Supreme Court case challenges cap on overall campaign contributions
WASHINGTON -- Twenty years ago, the Federal Election Commission fined New York developer Donald Trump, investor Henry Kravis, financier Ronald O. Perelman and seven others for giving more than the $25,000 limit on an individual's total donations to federal candidates and political committees.
Since then, the campaign funding landscape has changed dramatically.
In last year's general election, one of the 10 donors the FEC fined in 1993 gave $25 million to super PACs, which must act independently of candidates and parties.
The little-known cap on overall contributions that a person makes directly to campaign committees of candidates and political parties still stands.
But the Supreme Court said last month that it would hear a challenge to overturn the cap on grounds that it violates First Amendment rights to free speech and association.
The lawsuit, brought by Alabama political activist and businessman Shaun McCutcheon and the Republican National Committee, represents another attempt to knock down Watergate-era laws to curb the influence of wealthy contributors.
It follows the Supreme Court's landmark 2010 Citizens United decision that for the first time in nearly a century allowed corporations and labor unions to join individual donors in giving unlimited money to fund campaign ads as long as they are independent of federal candidates and parties.
The court last week decided not to extend that right for corporations when it declined to take a case seeking to overturn the 1907 ban on direct corporate contributions to candidates.
The lawsuit was filed by two Nevada businessmen indicted on a charge of reimbursing their employees $156,400 in corporate funds for donating to the presidential campaign of then-U.S. Sen. Hillary Rodham Clinton (D-N.Y.) in 2006 and 2007.
In the case the court did take, McCutcheon says the aggregate individual contribution limit -- adjusted for each election cycle and set at $123,200 for the 2013-14 elections -- is "unconstitutionally low."
He doesn't dispute the limit on each donation -- $2,600 per candidate per election -- as long as he can give to an unlimited number of candidates.
"An individual should be free to associate with as many candidates as he wants," McCutcheon's lawyer, Dan Backer, said when he filed the lawsuit.
The overall cap, he said, does "absolutely nothing to further the anti-corruption interest."
The FEC urged the court to uphold the aggregate limits.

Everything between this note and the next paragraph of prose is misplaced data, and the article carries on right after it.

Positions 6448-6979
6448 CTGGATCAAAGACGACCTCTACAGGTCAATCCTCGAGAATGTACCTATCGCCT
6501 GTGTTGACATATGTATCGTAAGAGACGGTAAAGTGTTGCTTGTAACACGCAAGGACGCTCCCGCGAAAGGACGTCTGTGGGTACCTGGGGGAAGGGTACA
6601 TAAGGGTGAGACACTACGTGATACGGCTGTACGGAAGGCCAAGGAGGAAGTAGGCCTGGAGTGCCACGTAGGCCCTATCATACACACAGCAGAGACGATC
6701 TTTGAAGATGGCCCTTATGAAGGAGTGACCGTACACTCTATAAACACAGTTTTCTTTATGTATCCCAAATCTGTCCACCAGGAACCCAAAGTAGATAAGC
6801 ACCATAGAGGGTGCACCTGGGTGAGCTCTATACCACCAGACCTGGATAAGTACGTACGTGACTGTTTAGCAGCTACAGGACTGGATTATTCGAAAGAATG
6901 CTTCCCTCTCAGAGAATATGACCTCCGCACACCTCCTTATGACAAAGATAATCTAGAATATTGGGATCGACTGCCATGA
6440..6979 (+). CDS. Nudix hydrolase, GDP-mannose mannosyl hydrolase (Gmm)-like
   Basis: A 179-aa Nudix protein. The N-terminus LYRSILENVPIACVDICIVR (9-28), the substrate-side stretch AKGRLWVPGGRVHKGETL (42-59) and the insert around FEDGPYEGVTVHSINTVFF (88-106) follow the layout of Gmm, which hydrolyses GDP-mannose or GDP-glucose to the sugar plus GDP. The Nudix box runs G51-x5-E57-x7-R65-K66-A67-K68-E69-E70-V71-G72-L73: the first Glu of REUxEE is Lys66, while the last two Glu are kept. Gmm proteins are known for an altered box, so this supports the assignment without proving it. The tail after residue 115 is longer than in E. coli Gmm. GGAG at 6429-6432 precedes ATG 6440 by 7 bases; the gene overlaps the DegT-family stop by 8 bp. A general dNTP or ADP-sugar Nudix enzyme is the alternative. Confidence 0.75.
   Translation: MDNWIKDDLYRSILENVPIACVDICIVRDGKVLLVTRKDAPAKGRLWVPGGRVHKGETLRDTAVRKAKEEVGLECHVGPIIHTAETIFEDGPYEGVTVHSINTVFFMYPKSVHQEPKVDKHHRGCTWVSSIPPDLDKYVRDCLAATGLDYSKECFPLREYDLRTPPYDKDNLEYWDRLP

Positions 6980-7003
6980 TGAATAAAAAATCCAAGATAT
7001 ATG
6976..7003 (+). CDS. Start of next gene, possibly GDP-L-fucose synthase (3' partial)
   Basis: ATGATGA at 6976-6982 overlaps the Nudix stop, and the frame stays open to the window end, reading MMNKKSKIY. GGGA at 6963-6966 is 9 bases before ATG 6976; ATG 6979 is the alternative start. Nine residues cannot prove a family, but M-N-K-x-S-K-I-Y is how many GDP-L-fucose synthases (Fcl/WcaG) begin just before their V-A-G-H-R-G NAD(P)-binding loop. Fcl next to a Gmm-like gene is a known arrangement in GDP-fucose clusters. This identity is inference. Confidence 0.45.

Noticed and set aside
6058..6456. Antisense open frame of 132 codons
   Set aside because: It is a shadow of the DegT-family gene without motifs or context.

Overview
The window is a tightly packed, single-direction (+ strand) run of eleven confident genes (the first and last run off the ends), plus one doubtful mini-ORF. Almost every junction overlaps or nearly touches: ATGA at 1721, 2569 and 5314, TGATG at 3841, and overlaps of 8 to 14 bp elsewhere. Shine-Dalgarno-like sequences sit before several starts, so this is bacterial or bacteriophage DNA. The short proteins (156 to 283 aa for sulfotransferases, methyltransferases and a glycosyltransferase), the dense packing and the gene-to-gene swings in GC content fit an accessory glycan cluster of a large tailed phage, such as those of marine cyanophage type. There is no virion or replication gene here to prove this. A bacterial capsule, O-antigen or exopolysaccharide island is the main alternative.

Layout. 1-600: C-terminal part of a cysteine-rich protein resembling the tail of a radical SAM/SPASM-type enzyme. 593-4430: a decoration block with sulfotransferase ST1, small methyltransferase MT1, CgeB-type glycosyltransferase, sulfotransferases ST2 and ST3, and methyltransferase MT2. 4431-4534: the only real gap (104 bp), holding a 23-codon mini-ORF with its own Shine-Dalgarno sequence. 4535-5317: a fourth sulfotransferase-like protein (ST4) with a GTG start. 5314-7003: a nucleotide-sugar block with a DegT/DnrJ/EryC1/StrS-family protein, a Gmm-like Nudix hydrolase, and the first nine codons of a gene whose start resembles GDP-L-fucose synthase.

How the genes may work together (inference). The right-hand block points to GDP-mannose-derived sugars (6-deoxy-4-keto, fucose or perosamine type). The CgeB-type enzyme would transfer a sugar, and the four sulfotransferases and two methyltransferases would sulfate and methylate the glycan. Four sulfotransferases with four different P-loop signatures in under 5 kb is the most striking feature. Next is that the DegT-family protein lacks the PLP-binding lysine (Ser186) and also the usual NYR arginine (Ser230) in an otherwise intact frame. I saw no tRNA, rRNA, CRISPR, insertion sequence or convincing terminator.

The cap's purpose, the FEC said in a court filing, "was to curtail some of the most egregious Watergate-era abuses that Congress had traced to individual political contributors wielding undue influence over elected officials by virtue of outsized contributions."
There is little evidence of widespread breaking of the contribution cap by individuals.
The FEC doesn't screen for those violations. It audits candidate, party and political action committees, and makes those committees police individual contributions, requiring them to refund contributions that exceed the maximum they can accept. The FEC has fined committees that don't do that. The FEC declined to comment.
Records show the FEC hasn't fined an individual donor for exceeding the cap since 1993.
Those fines were spurred by a 1990 Los Angeles Times report that found 109 donors who had exceeded the then $25,000 cap.
After a three-year investigation, the FEC fined 10 donors, including $15,000 for Trump for exceeding the limit by $47,050; $8,000 for Kravis for going over the limit by $36,961; and $1,800 for Perelman for giving $7,500 too much.
None of those donors exceeded the cap in the 2012 election.
But one of them, Dallas billionaire Harold C. Simmons, showed it wasn't necessary. He paid $19,800 in fines in 1993 for giving $44,926 too much in 1988 and $1,250 over the limit in 1989.
In last year's election, Simmons's $103,900 in donations to candidates and parties easily fit under the FEC's $117,000 cap.
But Simmons still had an outsized impact: he gave $25.7 million to super PACs -- including $20.5 million to American Crossroads and $1.8 million to Restore Our Future, set up to back GOP presidential candidate Mitt Romney.